behaviour… it’s contagious.
January 14, 2010 § Leave a comment
Earnestly fighting the makings of a cold with my DEAR homeopathic friends Zinc and Vitamin C, I find myself wondering at the word “contagious” and the new way it’s cropped up in my thoughts this week. Not runny nose or sore throat, but more along the lines of behaviour.
Let’s face it… the way we treat other people is contagious. To say that this extends to our students (who are moldable and responsive) is hardly surprising. But to what extent are we self-evaluative and truly aware of how we are rubbing off on our students?
If we really want our students to succeed as musicians and human beings, are we ten steps ahead of them, modeling proper behaviour ourselves —being early, studying the score, sculpting and changing curricula based on our ensemble’s growth and change, jumping on opportunities to enhance the learning environment, hashing out or rehearsal plans with some degree of specificity AND fleshing out a plan of action for tackling the challenging passages should they not go according to plan? When we demonstrate the fruits of preparedness, their respect is easily won, and their inspiration to rise to the occasion becomes a reality.
Naturally, we all have off days, as do they. As for those perfect storm moments (when the ceiling is falling in with leaks and the excitement lies in the spring vacation starting tomorrow and Suzy’s viola bridge has popped out for the umpteenth time and can be adjusted to no avail) we’ll consider those rehearsals the exception rather than the rule— the moments where we can learn a little humility, appreciate a little humanity, and recall the tenets of the serenity prayer. It is only when time and classroom management are consistently problematic that we should be concerned and look more carefully at why our ensemble has such “symptoms”. While the young people in our charge (who we hope have been taught good manners by their folks) are responsible for preparing their individual parts, they are still just that— young people in our charge. We still have to take ownership for the culture and expectations of our ensembles.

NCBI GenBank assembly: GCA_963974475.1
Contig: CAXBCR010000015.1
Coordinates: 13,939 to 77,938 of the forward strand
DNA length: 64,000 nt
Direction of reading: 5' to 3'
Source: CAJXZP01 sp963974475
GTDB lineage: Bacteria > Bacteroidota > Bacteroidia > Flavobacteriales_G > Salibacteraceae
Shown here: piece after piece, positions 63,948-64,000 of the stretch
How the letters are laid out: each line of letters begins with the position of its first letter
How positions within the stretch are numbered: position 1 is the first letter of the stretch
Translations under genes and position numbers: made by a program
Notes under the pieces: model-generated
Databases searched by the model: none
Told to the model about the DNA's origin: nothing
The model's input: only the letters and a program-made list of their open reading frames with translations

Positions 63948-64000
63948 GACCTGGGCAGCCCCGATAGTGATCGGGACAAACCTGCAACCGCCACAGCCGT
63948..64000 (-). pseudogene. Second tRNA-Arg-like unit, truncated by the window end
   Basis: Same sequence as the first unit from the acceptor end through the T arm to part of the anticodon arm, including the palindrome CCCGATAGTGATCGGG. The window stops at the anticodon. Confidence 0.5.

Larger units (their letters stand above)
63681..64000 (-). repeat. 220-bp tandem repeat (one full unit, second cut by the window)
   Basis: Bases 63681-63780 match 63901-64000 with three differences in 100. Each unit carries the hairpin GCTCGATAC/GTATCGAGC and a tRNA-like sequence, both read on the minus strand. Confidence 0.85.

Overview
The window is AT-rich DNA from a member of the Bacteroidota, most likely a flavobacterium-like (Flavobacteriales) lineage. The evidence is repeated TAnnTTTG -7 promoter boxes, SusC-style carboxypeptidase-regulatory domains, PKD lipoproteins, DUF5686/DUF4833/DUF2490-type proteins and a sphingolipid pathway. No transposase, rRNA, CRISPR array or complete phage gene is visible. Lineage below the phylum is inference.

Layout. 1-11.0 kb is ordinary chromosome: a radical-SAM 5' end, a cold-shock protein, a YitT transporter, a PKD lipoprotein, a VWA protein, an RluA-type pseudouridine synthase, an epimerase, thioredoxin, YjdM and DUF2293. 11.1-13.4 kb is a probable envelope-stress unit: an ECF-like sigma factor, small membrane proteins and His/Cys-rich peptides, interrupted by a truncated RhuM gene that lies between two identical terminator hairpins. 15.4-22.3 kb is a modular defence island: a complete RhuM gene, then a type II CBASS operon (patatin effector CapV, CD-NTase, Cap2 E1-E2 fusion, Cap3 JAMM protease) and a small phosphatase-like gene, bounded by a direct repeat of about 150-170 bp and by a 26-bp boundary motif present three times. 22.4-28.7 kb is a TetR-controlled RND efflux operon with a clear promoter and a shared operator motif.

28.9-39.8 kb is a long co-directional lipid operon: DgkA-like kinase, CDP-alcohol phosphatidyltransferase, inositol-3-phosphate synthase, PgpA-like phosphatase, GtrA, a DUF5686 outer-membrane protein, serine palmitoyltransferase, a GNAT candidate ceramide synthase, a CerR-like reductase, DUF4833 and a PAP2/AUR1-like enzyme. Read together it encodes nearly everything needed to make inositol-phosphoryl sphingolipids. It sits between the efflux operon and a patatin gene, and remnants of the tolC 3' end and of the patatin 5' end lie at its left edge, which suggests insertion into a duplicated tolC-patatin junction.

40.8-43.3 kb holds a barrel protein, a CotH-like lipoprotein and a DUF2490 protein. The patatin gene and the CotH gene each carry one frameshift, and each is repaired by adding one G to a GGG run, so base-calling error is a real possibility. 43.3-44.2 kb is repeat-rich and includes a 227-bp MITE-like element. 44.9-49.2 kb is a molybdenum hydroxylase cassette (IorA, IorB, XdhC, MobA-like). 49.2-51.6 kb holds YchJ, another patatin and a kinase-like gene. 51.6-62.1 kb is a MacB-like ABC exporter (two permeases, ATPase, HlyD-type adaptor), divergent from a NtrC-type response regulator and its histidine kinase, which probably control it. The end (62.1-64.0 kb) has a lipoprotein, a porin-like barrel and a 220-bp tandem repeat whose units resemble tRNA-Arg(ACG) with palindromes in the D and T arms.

On a closing note, a funny little thing happened in Philharmonia this past Wednesday. As an occasional exercise, I bring in a twelve-sided dice and have the students roll it at the end of rehearsal to see how many days a week they have to include orchestra music in their at-home practice. Fewer than “3” warrants an extra roll of the dice; more than “7” simply means that the student has to practice orchestra repertoire every day of the week. (The beauty of the twelve-sided dice is that the majority of students will end up spending quite a bit of time on their orchestra music. 🙂 Without any trace of disrespect, one of my cellists asked:
“Miss Kimberly, are you going to role the dice?”
I smiled at her and told her she could roll it for me. Not surprisingly, I ended up with a “7”.
“Well, looks like I will be spending every day doing score study, too.” Corelli deserves it and the kids do too. It’s a promise.